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Made With Tracklib: Mike Mago - Wake Up

Made With Tracklib: Mike Mago - Wake Up

“Boem, klatsch, kick, snare.” Not only sounds important to hip-hop and sampling, but also to Dutch DJ and producer Mike Mago: he started off as part of DJ collective Boemklatsch in the early 2000s, which later evolved into his own dance record label, BMKLTSCH RCRDS. Besides that, he now also releases tracks via electronic music powerhouse Spinnin’ Records. His new track, “Wake Up”, features a First Choice vocal sample off Tracklib.

By DannyVeekens

How would you describe your own style of sampling?
Since I also write songs, I think my work is somewhere in between sample-based composing and straight-forward songwriting. It differs a lot actually. Sometimes I create a harmony for strings, for example, and have it replayed by a violin or cello player. Sometimes I don’t like the entire track from the vocalist, but just a bit, so I'll use that as a sample. And other times I have a vocal sample and use that melody or vibe as a starting point for the writing of a new top layer.

That indeed sounds like a lot of variation. How’s that for more recent music, such as your new track “Wake Up”?
I now tend to lean more towards using samples as I like the process of digging, finding and trying to fit a sample just the way I like it. It’s more of an individual journey: every sample triggers a different world of new ideas. It’s so awesome if you get that “win-feeling” when you find the right sample and change the whole feeling of that in your own track.

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5:23

Were you already familiar with the First Choice track before sampling it?
Not at all. I didn’t even know how the original track sounded till after I finished my track! It was just one of the vocal tracks I downloaded, and it ended up working on my piano chords. After I finished my track, I checked the original “Wake Up To Me” to see if my track didn’t sound too much the same. I was really surprised it was a really slow, ballade kind of track and happy that my take was totally different.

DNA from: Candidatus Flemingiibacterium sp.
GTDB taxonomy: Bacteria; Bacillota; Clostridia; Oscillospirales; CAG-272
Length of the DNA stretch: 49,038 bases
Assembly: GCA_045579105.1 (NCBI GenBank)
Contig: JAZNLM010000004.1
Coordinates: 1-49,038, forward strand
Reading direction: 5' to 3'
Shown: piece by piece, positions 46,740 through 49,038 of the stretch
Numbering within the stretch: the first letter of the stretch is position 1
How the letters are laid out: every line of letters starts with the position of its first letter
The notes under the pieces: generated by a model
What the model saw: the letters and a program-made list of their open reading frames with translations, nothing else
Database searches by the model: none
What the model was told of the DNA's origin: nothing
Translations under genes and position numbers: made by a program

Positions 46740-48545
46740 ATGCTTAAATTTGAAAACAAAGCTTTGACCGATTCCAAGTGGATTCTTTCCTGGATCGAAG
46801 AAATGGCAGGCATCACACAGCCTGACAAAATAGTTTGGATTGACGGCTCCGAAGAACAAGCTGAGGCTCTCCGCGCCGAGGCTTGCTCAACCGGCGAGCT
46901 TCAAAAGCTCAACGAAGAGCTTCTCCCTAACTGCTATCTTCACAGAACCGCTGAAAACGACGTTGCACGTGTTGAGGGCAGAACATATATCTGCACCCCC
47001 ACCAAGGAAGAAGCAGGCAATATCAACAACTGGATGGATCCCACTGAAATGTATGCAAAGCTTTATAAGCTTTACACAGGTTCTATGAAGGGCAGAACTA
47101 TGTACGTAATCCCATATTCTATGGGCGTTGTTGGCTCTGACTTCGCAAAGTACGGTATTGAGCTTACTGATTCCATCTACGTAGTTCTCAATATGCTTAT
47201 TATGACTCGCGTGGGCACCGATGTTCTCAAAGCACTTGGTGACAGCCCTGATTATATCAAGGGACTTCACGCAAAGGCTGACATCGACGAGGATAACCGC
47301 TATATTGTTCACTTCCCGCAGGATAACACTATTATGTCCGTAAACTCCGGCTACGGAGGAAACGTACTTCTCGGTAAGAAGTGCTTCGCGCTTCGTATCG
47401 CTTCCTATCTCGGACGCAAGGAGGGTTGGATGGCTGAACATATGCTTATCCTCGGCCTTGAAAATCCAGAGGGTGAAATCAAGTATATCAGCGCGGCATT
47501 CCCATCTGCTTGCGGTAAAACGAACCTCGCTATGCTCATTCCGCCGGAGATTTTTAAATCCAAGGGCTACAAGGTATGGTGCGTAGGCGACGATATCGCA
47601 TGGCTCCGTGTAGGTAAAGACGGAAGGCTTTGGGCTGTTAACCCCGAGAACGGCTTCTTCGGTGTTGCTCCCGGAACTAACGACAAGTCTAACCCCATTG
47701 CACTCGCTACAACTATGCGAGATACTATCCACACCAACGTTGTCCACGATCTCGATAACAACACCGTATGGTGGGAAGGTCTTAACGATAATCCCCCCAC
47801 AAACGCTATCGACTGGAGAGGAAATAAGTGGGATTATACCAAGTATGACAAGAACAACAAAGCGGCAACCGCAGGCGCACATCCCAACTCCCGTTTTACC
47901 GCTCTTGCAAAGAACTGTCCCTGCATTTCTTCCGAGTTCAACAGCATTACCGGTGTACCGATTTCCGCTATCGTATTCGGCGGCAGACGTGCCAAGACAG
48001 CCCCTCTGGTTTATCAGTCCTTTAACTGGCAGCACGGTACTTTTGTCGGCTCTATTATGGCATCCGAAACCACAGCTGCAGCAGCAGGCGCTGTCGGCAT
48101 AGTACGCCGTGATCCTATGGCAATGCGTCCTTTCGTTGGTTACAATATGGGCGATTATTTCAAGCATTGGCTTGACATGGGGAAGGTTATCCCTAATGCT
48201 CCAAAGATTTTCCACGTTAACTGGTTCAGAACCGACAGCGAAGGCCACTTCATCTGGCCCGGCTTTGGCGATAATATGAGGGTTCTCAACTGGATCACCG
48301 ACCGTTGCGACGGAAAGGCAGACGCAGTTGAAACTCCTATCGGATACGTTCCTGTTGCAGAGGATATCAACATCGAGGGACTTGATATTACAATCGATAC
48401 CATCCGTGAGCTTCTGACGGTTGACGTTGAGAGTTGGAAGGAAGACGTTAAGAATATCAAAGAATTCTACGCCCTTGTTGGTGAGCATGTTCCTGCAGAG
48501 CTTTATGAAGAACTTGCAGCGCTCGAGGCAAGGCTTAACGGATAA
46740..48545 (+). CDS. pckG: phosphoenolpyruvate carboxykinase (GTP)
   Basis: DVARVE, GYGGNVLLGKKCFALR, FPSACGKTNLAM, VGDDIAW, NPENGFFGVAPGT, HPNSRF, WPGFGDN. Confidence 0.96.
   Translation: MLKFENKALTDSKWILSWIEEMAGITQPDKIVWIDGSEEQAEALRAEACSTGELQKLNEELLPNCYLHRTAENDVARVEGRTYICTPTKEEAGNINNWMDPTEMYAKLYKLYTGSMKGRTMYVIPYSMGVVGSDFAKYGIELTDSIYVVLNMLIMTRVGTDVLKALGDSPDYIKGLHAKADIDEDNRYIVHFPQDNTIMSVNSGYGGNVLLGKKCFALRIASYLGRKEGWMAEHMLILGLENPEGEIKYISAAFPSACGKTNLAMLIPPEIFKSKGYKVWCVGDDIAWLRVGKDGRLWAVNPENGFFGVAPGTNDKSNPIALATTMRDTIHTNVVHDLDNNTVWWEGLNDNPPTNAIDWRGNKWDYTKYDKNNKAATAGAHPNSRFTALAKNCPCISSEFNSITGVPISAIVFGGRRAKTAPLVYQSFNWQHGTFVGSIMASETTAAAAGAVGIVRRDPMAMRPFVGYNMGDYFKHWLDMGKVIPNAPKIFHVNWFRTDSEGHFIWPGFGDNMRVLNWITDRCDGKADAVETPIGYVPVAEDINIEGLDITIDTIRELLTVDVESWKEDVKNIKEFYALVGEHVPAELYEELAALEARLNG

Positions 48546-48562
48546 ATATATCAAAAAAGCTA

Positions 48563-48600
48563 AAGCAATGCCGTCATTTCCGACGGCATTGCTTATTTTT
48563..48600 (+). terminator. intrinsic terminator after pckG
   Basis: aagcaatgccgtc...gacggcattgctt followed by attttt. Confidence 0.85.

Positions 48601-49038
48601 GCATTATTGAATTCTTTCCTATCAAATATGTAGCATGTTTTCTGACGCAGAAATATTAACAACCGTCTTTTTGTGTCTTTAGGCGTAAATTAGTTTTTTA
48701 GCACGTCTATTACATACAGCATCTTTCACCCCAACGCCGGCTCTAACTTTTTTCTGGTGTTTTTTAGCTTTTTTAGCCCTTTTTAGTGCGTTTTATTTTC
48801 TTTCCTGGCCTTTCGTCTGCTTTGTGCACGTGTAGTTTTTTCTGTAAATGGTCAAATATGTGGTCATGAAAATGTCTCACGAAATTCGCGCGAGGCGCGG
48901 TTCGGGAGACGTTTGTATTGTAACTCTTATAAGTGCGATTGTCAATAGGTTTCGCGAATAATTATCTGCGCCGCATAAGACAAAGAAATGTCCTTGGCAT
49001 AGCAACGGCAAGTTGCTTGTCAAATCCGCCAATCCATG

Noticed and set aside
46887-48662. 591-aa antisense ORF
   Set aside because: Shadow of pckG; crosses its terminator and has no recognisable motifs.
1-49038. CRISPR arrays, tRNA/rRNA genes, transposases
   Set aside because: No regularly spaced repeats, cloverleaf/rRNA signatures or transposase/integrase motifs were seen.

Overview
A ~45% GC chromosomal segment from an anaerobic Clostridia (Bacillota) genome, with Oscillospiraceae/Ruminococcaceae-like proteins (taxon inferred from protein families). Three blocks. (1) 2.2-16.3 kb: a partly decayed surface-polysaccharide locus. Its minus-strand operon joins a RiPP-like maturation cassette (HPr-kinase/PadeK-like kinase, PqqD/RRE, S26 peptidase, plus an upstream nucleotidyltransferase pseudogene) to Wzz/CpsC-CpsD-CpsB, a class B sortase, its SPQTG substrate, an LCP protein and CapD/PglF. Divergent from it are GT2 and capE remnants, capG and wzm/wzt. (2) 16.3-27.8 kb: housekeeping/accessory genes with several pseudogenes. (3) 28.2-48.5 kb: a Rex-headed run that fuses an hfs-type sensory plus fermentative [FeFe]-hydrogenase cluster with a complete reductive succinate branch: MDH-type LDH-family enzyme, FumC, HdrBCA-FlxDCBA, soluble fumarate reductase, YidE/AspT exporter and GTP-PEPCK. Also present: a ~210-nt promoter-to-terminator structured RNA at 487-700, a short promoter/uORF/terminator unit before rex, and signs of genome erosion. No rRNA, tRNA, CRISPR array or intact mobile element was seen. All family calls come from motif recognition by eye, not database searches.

So you didn’t even listen to the original before sampling it? Interesting, can you tell me a bit about the ‘digital digging’ process then?
In most cases, I have the first draft of a track: some chords, a lead, and the beat. Most of the time I feel it needs something to add a bit more life or soul to the track. I then check the key of the track and go through all the vocals, guitars, and other tracks in that key or around that key. I download a few and then see what works–First Choice’s “Wake Up To Me” was one of those. Working with Tracklib for that is great fun and something that I have incorporated into my production process.

"Sampling in house music is way different than in hip-hop. There's not always a vocalist to keep the listener’s attention, so the sample has to carry a lot more."

Mike Mago

Your old "gang" Boemklatsch, over a decade and a half ago, was partly grounded in hip-hop. Does that background in hip-hop still influence your way of producing and sampling?
Yes, definitely! I actually started DJing because all my friends were hip-hop DJs. I didn’t want to do the same as them, so I started collecting records that were used as samples in hip-hop. I still have loads of rare grooves, disco, jazz & funk records from that era, and I use them every now and then in my tracks. There's so much good music available and sometimes it’s just that certain sample that can breathe life into a track. I always explore chopping up a sample during my production process.

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6:18

How is sampling different for you now than in those days?
Sampling in house music is way different than in hip-hop. In a hip-hop beat, a sample can work really well as a vibe or “energy” to get the rapper going. In house music, there's not always a vocalist to keep the listener’s attention, so the sample has to carry a lot more.

As a producer yourself, what do you think of Tracklib?
It can be a world of endless possibilities and is a good asset for creating music. Even if you end up not using the sample, it’s good to generate more ideas. I'd recommend it to anybody, although I wish I had the samples all for myself [Laughs]. I hope the digital crate to dig from gets bigger and bigger!

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